House members request $200 million to increase long-term care, geriatric medicine workforce

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To meet an increasingly urgent need, Congress should earmark $200 million to expand the number of geriatric care workers. This was the case that 26 House members made in a recent letter Appropriations Committee leaders.

With the number of seniors projected to reach 70 million by 2030, an estimated 3.5 million additional healthcare workers will be needed to maintain current levels of access, the legislators wrote.

To help in the recruitment and training of this workforce, $5 million should go specifically toward geriatric nursing programs, they stated. One is the Traineeships for Advanced Practice Nurses program, which supports nurses focusing on long-term care, geropsychiatric nursing and similar specializations.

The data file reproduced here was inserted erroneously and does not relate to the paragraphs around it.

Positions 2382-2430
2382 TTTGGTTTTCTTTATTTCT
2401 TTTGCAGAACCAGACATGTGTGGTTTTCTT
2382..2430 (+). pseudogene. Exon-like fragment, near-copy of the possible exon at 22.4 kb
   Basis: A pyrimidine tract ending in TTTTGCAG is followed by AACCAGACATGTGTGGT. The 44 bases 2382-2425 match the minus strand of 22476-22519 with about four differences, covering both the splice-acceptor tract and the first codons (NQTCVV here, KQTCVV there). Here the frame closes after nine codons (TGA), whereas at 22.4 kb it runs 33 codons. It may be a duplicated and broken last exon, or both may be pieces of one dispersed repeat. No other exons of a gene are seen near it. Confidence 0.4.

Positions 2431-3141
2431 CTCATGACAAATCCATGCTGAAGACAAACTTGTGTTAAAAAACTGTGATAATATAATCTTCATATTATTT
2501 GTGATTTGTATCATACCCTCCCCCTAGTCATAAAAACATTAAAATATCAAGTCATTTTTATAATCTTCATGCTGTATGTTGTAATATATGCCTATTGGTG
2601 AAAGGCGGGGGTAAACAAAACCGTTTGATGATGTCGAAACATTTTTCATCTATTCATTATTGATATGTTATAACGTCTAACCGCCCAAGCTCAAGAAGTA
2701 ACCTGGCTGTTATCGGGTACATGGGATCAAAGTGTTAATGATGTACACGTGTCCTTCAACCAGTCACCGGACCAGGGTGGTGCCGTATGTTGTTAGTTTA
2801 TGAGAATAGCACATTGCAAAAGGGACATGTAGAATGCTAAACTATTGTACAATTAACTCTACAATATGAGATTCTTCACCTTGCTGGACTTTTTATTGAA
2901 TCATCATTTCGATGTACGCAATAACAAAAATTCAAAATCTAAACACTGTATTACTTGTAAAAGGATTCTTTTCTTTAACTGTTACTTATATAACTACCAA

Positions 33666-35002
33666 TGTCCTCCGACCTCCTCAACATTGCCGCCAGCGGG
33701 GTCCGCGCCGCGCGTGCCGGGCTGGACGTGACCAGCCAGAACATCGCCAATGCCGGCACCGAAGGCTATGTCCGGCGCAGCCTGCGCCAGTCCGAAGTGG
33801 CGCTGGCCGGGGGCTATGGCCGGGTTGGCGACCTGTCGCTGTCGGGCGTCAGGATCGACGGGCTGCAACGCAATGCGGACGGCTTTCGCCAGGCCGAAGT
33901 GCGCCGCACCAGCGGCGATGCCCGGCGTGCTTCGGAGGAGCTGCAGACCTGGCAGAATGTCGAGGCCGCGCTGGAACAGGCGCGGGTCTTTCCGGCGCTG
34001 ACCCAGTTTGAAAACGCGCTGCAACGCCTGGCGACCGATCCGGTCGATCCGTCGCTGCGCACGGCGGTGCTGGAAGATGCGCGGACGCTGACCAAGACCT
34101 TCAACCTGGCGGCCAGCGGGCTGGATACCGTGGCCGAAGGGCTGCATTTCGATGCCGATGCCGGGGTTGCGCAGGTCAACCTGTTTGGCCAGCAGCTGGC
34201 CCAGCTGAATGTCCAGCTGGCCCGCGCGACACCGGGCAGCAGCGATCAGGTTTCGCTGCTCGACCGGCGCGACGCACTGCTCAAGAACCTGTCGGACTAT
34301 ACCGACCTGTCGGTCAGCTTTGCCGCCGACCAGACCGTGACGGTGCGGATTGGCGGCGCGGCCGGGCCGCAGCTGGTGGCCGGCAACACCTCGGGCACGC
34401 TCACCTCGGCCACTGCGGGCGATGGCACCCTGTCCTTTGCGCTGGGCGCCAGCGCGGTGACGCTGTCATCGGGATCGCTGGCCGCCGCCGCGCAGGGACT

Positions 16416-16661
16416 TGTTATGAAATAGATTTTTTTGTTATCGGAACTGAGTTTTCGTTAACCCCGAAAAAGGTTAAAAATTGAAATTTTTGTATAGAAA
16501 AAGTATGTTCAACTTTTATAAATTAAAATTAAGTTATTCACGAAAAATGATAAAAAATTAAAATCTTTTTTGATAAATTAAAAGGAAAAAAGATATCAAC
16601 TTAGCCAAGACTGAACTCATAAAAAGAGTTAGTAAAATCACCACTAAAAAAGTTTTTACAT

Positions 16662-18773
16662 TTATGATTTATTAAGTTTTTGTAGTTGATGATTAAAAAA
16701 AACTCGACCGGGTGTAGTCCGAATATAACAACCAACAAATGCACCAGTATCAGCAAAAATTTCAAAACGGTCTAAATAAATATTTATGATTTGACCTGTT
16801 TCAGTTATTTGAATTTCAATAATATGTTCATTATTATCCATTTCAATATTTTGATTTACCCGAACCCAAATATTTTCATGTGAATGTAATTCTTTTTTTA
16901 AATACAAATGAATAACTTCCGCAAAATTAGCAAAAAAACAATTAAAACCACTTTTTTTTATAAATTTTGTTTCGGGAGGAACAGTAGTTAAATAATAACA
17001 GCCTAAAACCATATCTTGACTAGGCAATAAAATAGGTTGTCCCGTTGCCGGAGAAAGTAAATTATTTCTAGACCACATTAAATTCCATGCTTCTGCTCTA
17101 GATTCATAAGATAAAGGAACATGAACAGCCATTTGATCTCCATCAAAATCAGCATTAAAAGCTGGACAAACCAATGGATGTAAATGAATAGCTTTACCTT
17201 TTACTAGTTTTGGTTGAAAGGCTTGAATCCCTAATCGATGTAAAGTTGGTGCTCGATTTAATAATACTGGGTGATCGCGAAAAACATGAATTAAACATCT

The biggest request was $155 million, for family caregiver support services. The House members also requested $20 million to facilitate geriatrics education and training throughout the healthcare workforce, including geriatric specialists and non-specialists.

The letter, dated April 4, was circulated by Reps. Jan Schakowsky (D-IL) and Doris Matsui (D-CA). It was addressed to Reps. Jack Kingston (R-GA) and Rosa DeLauro (D-CT). They are, respectively, the chairman and ranking member of the Labor, Health and Human Services, and Education Subcommittee of the House Appropriations Committee.

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